“Students in an advanced Biology class were taking their mid-term exam. The last question was, ‘Name seven advantages of Mother’s Milk.’ The question was worth 70 points or none at all. One student, in particular, was hard put to think of seven advantages. However, he wrote:
- It is perfect formula for the child.
- It provides immunity against several diseases.
- It is always the right temperature.
- It is inexpensive.
- It bonds the child to mother, and vice versa.
- It is always available as needed.
And then the student was stuck. Finally, in desperation, just before the bell rang indicating the end of the test, he wrote:
7. It comes in two attractive containers and it’s high enough off the ground where the cat can’t get it.
He was awarded an A.”
My mother-in-love sent me that, and I laughed so hard when I read the line about the cat!
I hope this won’t seem insensitive, but a few weeks ago, I surveyed some pictures of the Nativity ~ of Mary with baby Jesus ~ and I was reminded that Jesus had a real flesh-and-blood Mama. As is portrayed in many works of art (though I did not choose to show them here), Mary likely suckled Jesus at her breast and smiled as he cooed with contentment.
They had a normal mother and baby relationship. She probably was frustrated with him if he cried in the wee hours of the night. She had to change soiled diapers (or whatever little Jewish babies wore back then). She watched him play with simple toys … maybe something Joseph carved from a chunk of wood.
She likely stared at her son from time to time … awed by her little one. His birth announcement certainly was out of the ordinary! I wonder if, when she cradled his little hands and feet, she understood that his calling from the Father would take him far away from home, touching and healing so many people.
I love what Erin Davis wrote in her book, Beyond Bath Time: Re-imagining Motherhood as a Sacred Role (Moody Publishers, 2012): “Being fully God, Jesus chose to come to earth. He chose to come as an infant and He chose to be mothered… ”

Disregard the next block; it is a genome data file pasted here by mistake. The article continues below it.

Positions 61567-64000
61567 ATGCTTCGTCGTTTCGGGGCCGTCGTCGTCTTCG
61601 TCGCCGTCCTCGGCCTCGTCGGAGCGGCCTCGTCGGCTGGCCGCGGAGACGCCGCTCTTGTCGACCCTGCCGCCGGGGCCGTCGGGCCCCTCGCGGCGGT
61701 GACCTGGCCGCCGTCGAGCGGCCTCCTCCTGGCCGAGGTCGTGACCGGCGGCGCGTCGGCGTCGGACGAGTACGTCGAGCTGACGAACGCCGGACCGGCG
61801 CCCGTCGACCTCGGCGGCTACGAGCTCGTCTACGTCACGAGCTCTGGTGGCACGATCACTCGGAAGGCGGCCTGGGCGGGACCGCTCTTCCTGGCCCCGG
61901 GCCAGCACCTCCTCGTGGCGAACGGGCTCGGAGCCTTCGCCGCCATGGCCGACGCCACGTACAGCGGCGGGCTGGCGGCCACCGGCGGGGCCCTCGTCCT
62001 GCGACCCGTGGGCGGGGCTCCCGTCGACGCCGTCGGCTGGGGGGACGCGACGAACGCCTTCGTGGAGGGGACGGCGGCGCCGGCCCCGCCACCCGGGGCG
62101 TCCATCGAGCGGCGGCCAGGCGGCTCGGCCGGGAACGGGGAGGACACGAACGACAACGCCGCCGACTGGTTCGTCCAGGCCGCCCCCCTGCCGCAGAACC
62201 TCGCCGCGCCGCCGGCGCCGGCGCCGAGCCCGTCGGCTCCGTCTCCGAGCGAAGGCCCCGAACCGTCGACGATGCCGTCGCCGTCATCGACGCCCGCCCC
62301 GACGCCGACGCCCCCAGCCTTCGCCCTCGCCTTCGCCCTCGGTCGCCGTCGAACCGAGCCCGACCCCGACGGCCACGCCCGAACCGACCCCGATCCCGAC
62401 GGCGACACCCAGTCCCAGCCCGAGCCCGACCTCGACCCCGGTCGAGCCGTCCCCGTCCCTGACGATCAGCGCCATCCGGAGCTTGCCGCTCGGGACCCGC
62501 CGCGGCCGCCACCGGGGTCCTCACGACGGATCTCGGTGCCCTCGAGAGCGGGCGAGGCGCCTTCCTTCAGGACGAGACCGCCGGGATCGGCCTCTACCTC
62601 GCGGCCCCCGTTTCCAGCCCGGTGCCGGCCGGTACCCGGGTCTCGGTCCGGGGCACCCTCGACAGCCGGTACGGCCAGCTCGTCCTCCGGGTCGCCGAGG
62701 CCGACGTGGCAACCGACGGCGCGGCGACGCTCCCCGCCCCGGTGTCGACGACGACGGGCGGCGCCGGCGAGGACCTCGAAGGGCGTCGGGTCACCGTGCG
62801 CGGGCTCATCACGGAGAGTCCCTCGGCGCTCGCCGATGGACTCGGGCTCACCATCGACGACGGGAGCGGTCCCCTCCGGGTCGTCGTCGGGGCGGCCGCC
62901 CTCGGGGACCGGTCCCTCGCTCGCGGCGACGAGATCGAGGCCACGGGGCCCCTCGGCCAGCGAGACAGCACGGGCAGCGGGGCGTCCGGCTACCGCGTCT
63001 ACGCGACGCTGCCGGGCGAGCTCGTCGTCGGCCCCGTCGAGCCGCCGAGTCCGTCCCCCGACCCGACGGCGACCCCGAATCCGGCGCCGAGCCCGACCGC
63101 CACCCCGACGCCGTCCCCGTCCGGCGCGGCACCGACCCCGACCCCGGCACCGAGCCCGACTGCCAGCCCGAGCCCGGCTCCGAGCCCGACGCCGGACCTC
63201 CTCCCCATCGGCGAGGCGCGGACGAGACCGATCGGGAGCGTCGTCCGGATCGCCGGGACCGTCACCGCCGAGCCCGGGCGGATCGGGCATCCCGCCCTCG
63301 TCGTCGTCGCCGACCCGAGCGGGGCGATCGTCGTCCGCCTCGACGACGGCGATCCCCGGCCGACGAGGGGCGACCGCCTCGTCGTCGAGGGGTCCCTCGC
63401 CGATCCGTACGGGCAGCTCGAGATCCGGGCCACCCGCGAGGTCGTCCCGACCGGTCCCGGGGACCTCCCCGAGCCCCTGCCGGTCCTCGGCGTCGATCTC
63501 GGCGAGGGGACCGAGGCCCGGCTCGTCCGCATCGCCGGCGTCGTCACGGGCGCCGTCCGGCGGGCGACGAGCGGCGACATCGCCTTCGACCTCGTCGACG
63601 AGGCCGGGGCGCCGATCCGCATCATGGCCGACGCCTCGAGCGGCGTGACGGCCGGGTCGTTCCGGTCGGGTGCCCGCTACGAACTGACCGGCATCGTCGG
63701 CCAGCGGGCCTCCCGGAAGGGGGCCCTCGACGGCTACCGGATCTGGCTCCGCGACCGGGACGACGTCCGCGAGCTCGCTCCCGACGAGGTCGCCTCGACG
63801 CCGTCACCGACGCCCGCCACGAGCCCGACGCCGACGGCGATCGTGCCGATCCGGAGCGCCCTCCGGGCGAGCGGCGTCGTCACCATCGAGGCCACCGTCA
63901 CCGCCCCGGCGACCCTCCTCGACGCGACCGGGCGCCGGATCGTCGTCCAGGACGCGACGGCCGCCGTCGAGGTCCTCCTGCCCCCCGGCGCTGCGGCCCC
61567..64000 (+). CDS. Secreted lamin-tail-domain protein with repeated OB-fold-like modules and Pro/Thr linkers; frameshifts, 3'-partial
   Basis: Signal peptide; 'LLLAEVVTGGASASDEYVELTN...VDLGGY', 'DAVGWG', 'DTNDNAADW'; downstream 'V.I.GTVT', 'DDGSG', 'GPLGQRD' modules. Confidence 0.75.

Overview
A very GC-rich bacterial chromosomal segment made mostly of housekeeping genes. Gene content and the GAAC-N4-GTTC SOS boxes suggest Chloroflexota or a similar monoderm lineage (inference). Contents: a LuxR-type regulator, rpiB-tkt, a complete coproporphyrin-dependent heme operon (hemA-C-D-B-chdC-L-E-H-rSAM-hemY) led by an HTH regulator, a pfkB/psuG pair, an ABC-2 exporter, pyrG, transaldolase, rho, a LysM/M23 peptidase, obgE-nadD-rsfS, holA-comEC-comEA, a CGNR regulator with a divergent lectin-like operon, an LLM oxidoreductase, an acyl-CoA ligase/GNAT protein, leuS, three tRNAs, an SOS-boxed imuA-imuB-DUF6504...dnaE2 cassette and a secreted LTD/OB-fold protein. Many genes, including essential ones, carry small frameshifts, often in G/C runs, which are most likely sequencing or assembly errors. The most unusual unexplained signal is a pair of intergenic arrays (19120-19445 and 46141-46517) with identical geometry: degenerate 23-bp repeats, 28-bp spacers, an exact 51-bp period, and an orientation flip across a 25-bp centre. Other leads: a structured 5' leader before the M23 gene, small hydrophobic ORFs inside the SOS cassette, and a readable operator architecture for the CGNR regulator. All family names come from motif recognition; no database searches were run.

I often speak in Mothers of PreSchoolers groups (MOPS), and the complaints and concerns of these young moms are all pretty much the same, but they also have similar aspirations for their children. I wonder what Mary’s aspirations for Jesus were. Did they line up with God’s plans? Did she and Joseph teach him purposefully?
Did Mary want Jesus to attend school with the priests as well as work alongside Joseph in the carpenter shop? Certainly she watched him develop relationship skills; but did she understand that Jesus ~ a special child with a mission from the Father in heaven ~ would never marry on earth and have children? (Yes, I know that we are “betrothed” to Christ at salvation … but I’m talking about earthly marriage and little children like those Jesus told the disciples not to forbid to come to him ~ Matthew 19:14).
We worship Jesus the King … the divine Son of God. But we must never forget His humanity. Because He came as a wee babe and grew to manhood with character and strength (Luke 2:52), we have an example to emulate as well as a Savior who understands us, our temptations and struggles. He became our righteous substitute (Isaiah 53:3-4; 2 Corinthians 5:21; 1 Peter 2:24).
So I like to think about Mary, right before Christmas … to think about the mission God entrusted her to complete ~ to raise Jesus from babyhood to manhood, all to the glory of God and for His purposes. Put yourself in her place today.
Mary was part of God’s big picture for the world. As Erin Davis said, “Yes, Jesus chose a womb. But that was a little choice. The bigger choice was to make a way for you to be saved from your sin. Remembering that has the power to move you from the little things that make mothering tough to the big idea that you are a critical part in the larger story.” Mothers, take heart. God has a plan for each mother’s life … your life. A mission.
This woman who cradled Jesus at her breast pondered many things (Luke 2:19) and eventually watched him die a terrible death (John 19:26-27). And we know Mary recognized her own sinful nature and proclaimed Jesus to be her own Savior (see Luke 1:46-55, especially verses 46-47).
We do not worship Mary, but we do praise her. We can thank God today that young Mary was His willing servant (Luke 1:38), and at this Christmas season we can commit to obeying Him in all He asks us to do.